Jasmine Iona Brown was born in Indianapolis, Indiana and traveled to five continents before settling in West Seattle. She earned her B.F.A. at Howard University and her M.A. from UCLA. Her graduate study in ancient history and cultures led her to incorporate antique artistic mediums, such as egg tempera, into her artwork. She is fascinated with the human face and the tragic narratives of marginalized people. Brown is the recipient of a 2011 Puffin Foundation Grant to paint a series of Byzantine style egg-tempera icons memorializing a few of the many children of color that are lost to violence. 

Barry Johnson is a Washington-based visual artist and filmmaker from Kansas who’s had a range of works in visual art and film shown across the U.S. and the world. Waking up at 2 am every morning to paint in his studio, Johnson works tirelessly to create pieces that challenge views on gender, race, sex, and sound. His work is a result of events taking place around the world and in everyday life.

Mark Mitchell is an artist who speaks to social issues through textiles. His contributions to Seattle’s cultural community bridge a number of disciplines, including art, music, theater, fashion, activism, and education. He is the subject of the award-winning documentary film Burial, and presented a performance and exhibition of the same title at the Frye Art Museum in 2013.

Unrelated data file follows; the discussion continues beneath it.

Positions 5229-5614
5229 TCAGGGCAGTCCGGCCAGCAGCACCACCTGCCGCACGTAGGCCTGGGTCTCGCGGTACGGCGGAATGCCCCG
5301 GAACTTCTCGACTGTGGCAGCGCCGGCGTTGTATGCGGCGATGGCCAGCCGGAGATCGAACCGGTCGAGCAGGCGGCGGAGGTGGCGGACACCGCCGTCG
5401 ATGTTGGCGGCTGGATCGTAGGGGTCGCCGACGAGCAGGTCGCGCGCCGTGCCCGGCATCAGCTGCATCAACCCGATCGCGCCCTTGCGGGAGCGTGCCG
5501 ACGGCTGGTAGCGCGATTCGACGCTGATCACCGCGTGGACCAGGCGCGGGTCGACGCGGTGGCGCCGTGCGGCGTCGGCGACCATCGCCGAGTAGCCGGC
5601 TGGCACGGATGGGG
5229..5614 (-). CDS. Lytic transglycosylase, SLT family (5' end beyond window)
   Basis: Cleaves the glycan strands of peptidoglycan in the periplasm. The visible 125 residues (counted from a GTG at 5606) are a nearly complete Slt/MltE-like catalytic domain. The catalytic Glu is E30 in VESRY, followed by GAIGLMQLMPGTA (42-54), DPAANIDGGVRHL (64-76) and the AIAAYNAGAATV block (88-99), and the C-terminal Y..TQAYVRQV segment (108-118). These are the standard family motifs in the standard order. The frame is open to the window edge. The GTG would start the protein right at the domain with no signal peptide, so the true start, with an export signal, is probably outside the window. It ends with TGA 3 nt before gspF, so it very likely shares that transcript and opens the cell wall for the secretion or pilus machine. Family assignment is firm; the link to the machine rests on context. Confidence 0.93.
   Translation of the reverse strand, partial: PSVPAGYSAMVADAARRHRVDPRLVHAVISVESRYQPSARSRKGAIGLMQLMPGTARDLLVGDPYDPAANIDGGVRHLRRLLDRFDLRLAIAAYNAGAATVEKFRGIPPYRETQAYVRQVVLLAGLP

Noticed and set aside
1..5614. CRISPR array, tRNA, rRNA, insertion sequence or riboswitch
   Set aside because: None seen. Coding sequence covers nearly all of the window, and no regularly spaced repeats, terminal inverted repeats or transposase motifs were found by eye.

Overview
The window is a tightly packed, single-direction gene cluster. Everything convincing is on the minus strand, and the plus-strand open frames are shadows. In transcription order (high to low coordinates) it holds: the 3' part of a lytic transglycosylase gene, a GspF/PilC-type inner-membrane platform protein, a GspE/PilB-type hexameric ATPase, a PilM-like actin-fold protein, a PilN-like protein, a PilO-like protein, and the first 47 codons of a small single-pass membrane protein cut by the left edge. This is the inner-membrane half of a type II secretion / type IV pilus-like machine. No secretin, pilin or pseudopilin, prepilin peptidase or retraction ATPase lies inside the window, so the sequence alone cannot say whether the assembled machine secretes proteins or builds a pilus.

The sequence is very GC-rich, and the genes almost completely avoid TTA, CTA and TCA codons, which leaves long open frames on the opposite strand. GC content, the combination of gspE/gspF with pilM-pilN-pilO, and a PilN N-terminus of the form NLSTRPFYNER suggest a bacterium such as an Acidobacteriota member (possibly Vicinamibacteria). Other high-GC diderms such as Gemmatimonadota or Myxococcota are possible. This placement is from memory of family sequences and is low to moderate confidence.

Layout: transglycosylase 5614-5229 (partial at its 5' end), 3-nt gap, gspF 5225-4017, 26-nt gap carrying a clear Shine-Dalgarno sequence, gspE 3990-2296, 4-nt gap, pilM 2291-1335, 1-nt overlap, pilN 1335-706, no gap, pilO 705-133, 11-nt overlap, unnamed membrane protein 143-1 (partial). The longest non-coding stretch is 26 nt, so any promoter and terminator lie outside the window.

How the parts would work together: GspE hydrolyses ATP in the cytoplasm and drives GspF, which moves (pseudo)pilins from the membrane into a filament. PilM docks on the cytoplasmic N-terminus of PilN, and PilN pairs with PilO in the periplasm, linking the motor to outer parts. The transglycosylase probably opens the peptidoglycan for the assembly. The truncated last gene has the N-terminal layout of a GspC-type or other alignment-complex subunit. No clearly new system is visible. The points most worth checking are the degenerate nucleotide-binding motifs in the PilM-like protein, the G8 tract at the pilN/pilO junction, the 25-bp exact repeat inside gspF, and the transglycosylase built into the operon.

Shaun Scott is a Seattle-based independent filmmaker whose first feature film was “Seat of Empire” (2009), a 3-hour long documentary tour of the city of Seattle using archival footage. In 2010 he directed and wrote “Waste of Time”, a historical mash-up of original footage, archival images, and contemporary music meant as a portrait of consumer capitalism.

Elizabeth Spavento is interested in identity politics (particularly as they relate to race and gender), the untapped potential of space, altered states of consciousness and unstructured time. Her practice seeks the fringe as a way to push back against hegemony, and her work tends to favor alternative spaces and community-driven practices. She has curated exhibitions for Disjecta Contemporary Art Center in Portland, OR and Open Source Gallery in New York, NY in addition to exhibiting her own work in Buffalo, NY. Spavento’s most recent project, ALL RISE, was a two year series of temporary public artworks punctuated by performance, video and music on a 90,000 sq. ft. gravel lot in downtown Seattle. She is the 2016 visiting curator for Interstitial, Seattle’s premiere exhibition space for artists working in new media. Elizabeth Spavento currently lives nowhere in particular and works everywhere she is.